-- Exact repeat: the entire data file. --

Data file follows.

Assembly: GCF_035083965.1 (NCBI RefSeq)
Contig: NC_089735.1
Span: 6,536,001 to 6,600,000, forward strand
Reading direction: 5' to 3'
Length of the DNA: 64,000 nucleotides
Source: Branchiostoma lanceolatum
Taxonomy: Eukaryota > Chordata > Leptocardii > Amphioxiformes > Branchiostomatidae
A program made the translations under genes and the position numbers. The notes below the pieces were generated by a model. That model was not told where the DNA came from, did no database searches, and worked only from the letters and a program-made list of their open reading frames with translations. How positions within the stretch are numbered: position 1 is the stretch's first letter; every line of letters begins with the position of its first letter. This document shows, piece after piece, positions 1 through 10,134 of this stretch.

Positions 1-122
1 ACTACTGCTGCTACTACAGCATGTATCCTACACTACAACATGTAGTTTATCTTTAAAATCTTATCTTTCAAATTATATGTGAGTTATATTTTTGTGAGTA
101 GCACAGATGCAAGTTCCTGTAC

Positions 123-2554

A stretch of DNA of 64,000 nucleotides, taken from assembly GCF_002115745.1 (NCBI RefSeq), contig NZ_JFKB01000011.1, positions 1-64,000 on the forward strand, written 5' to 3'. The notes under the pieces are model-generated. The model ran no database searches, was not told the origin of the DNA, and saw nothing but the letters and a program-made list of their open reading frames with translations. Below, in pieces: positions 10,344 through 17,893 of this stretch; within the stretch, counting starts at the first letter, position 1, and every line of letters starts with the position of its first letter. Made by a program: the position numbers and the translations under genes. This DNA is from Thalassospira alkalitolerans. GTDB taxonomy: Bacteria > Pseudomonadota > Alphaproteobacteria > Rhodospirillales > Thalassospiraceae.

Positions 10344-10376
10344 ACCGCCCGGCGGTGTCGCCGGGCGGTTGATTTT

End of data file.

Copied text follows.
Assembly: GCF_035083965.1 (NCBI RefSeq)
Contig: NC_089735.1
Span: 6,536,001 to 6,600,000, forward strand
Reading direction: 5' to 3'
Length of the DNA: 64,000 nucleotides
Source: Branchiostoma lanceolatum
Taxonomy: Eukaryota > Chordata > Leptocardii > Amphioxiformes > Branchiostomatidae
A program made the translations under genes and the position numbers. The notes below the pieces were generated by a model. That model was not told where the DNA came from, did no database searches, and worked only from the letters and a program-made list of their open reading frames with translations. How positions within the stretch are numbered: position 1 is the stretch's first letter; every line of letters begins with the position of its first letter. This document shows, piece after piece, positions 1 through 10,134 of this stretch.

Positions 1-122
1 ACTACTGCTGCTACTACAGCATGTATCCTACACTACAACATGTAGTTTATCTTTAAAATCTTATCTTTCAAATTATATGTGAGTTATATTTTTGTGAGTA
101 GCACAGATGCAAGTTCCTGTAC

Positions 123-2554

A stretch of DNA of 64,000 nucleotides, taken from assembly GCF_002115745.1 (NCBI RefSeq), contig NZ_JFKB01000011.1, positions 1-64,000 on the forward strand, written 5' to 3'. The notes under the pieces are model-generated. The model ran no database searches, was not told the origin of the DNA, and saw nothing but the letters and a program-made list of their open reading frames with translations. Below, in pieces: positions 10,344 through 17,893 of this stretch; within the stretch, counting starts at the first letter, position 1, and every line of letters starts with the position of its first letter. Made by a program: the position numbers and the translations under genes. This DNA is from Thalassospira alkalitolerans. GTDB taxonomy: Bacteria > Pseudomonadota > Alphaproteobacteria > Rhodospirillales > Thalassospiraceae.

Positions 10344-10376
10344 ACCGCCCGGCGGTGTCGCCGGGCGGTTGATTTT